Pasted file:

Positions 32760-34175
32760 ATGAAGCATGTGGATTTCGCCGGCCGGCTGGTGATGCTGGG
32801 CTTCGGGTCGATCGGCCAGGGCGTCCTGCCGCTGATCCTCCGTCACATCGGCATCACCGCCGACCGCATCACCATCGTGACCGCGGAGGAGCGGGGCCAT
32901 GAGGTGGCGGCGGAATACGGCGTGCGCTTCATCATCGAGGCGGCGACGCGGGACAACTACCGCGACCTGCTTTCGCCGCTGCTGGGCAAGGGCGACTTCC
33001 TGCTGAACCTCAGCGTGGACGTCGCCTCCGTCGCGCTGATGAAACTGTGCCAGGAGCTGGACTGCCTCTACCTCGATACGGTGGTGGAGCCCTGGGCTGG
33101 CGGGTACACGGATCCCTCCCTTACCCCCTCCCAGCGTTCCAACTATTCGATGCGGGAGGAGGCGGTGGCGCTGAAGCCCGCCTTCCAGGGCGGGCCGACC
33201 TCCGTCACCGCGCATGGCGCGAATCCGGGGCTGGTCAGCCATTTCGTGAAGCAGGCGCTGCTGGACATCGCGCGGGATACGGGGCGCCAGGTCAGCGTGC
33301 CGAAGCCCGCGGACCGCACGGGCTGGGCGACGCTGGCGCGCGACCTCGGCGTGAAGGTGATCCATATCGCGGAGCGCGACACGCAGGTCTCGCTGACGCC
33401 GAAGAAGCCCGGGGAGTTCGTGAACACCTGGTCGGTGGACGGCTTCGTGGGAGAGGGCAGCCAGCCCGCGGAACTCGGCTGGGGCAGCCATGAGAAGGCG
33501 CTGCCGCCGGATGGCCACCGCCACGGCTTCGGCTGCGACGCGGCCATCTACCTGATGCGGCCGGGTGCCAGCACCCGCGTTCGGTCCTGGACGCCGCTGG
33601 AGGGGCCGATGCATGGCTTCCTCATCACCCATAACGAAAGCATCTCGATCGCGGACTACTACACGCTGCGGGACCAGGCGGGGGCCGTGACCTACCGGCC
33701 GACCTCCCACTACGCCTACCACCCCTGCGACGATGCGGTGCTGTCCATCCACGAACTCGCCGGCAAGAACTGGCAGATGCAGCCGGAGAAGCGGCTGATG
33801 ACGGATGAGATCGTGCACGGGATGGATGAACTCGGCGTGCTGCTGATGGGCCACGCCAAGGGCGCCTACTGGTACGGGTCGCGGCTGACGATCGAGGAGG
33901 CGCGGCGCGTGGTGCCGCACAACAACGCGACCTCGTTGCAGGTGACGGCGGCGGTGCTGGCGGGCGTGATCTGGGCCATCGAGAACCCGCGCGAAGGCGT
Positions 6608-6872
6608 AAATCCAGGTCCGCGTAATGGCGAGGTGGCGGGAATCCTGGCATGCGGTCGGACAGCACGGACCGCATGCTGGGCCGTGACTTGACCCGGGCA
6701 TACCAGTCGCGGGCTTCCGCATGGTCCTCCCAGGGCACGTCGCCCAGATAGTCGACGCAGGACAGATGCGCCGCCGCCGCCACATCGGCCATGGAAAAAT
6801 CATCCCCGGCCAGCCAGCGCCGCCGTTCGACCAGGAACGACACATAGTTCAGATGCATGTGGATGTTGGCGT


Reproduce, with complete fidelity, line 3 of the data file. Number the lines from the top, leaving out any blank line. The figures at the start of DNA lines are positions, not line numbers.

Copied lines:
32801 CTTCGGGTCGATCGGCCAGGGCGTCCTGCCGCTGATCCTCCGTCACATCGGCATCACCGCCGACCGCATCACCATCGTGACCGCGGAGGAGCGGGGCCAT